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New report shows PC failure on power prices: Anglin

EDMONTON, AB (December 13, 2013): Despite former Energy Minister Ken Hughes insisting Alberta is “in the middle of the pack” in terms of rates for power bills, a new report from Hydro Quebec shows Edmonton and Calgary are paying some of the highest power prices in North America, Wildrose Electricity and Renewable Energy Critic Joe Anglin said today. The report is a comparative analysis of prices in effect on April 1, 2013.  It shows that Edmonton and Calgary are among the highest cost cities for residential, commercial and industrial consumers.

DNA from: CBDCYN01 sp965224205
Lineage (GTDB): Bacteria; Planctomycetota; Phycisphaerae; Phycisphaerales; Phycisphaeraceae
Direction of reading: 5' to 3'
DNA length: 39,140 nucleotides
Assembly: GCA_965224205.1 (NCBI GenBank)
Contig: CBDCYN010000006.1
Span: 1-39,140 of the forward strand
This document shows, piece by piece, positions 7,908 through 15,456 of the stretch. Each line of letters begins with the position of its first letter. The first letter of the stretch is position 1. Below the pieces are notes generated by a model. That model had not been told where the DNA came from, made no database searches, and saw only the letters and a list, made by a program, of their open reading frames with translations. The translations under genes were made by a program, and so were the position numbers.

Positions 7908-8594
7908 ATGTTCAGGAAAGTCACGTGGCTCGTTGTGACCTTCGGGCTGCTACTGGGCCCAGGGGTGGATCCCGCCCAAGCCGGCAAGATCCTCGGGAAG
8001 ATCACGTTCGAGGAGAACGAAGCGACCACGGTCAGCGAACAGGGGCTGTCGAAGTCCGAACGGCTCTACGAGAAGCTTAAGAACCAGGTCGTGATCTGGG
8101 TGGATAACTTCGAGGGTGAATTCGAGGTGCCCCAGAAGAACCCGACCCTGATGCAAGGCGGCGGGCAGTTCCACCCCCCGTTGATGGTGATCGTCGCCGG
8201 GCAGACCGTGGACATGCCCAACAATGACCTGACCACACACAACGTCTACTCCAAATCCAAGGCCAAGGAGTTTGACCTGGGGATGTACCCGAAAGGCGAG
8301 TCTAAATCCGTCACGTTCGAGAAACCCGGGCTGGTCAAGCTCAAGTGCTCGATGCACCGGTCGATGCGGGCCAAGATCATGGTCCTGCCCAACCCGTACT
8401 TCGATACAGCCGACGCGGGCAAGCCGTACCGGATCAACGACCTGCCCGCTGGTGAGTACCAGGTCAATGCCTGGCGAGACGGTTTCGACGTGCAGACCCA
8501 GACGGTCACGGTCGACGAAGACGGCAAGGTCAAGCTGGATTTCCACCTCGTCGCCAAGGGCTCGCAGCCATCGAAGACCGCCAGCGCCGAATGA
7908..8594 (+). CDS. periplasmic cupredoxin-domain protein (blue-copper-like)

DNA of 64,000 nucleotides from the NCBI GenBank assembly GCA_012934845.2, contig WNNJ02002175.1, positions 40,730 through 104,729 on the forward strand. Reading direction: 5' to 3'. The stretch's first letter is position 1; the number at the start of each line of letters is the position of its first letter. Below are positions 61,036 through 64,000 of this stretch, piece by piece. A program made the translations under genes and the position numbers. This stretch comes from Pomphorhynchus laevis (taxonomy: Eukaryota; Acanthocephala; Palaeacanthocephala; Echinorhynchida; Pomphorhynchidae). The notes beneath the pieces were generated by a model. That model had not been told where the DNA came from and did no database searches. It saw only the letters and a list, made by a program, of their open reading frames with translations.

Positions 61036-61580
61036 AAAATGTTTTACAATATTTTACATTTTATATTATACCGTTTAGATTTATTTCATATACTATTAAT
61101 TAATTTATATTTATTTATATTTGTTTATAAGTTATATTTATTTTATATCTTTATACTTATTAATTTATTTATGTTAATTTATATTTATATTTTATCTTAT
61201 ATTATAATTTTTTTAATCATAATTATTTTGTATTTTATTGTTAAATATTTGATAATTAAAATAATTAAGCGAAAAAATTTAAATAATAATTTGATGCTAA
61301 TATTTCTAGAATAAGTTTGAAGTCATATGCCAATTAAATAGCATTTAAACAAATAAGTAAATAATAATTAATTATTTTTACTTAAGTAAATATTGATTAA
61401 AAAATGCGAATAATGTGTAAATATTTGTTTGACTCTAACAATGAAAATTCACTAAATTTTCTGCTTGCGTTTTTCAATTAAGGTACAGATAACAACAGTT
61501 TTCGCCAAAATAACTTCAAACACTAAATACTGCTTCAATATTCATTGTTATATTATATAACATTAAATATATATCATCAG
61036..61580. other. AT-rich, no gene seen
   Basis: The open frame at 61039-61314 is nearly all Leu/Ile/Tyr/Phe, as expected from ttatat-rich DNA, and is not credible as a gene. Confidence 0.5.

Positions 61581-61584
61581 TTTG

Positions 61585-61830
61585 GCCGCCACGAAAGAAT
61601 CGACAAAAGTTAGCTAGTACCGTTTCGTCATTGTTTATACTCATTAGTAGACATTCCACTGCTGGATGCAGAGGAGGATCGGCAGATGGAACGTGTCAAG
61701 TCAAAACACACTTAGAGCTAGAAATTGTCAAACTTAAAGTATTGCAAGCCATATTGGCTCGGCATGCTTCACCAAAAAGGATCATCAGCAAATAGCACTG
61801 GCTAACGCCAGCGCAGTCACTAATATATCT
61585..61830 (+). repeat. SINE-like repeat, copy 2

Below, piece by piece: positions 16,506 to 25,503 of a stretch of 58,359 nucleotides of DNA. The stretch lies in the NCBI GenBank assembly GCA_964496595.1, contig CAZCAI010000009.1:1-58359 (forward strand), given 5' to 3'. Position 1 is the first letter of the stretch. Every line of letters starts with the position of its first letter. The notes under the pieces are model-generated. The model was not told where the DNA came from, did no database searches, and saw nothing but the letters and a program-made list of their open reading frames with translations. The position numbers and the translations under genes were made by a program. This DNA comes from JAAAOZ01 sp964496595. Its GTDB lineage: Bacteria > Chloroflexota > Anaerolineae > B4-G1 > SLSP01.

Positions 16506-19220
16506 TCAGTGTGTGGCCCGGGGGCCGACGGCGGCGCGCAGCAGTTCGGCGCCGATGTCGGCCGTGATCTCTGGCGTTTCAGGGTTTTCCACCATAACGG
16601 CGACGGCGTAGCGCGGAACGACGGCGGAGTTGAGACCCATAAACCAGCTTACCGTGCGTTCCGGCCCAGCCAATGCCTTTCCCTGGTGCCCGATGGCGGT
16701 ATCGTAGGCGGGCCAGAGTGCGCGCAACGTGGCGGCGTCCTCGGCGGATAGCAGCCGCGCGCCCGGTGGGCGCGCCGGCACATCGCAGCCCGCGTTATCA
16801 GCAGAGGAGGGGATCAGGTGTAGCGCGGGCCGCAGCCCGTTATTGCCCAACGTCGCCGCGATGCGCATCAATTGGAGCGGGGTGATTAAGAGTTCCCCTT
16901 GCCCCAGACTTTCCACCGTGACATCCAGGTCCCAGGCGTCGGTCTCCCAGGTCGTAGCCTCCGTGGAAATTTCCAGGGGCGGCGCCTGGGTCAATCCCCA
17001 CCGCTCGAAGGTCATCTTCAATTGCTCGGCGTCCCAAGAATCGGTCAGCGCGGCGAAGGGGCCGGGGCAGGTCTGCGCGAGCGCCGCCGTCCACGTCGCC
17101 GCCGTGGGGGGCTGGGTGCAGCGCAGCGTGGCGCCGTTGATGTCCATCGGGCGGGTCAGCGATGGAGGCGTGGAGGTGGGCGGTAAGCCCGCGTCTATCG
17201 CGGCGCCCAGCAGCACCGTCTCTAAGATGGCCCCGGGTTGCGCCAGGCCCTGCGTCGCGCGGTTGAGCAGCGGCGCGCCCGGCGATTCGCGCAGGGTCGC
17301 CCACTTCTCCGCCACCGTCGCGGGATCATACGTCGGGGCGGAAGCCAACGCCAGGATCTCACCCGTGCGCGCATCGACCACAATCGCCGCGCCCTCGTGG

“Once again, we are seeing how this PC government cannot be trusted.  Last spring, we raised the alarm, yet the government insisted there was nothing to worry about,” Anglin said.  “But this new report shows not only are Albertans paying among the highest prices in Canada, but are paying some of the highest power prices in North America.  Clearly, Albertans are being asked to pick up the tab for an electricity system that is broken and failing to put consumers first.” The report found that large and medium size businesses in Alberta’s two largest cities pay the highest price for electricity compared to all cities listed in North America. Compared to  Calgary, the cost of electricity to operate a large business was 22.3% cheaper in Toronto. In Regina, the cost to run a business is 50.1% cheaper. In Texas, where a deregulated self-contained electricity market is structured much like Alberta’s electricity market, large consumer prices are 49.7% cheaper in Houston. Moderate power users (small business) pay 41.4% less for electricity than in Alberta. Where electricity costs are a factor in running a business operation, Alberta’s dysfunctional electricity market is offsetting Alberta’s low tax advantage, and threatens the economic diversification of the province. With high power bills hurting families and businesses, Anglin said it’s time for the government to look at making improvements in the system. “Right now this government is plowing ahead with a reckless overbuild on transmission lines, is presiding over a broken market place and is failing to even recognize there is a problem,” Anglin said.  “There is a better way.  Simply put, the current system is not working for Albertans who rely on it.” Wildrose is committed to changing how electricity is bought and sold in order to reduce price spikes and implementing a proactive strategy that would allow Alberta to utilize natural gas, hydro and renewable resources for power generation, resulting in more secure and efficient generation for ratepayers.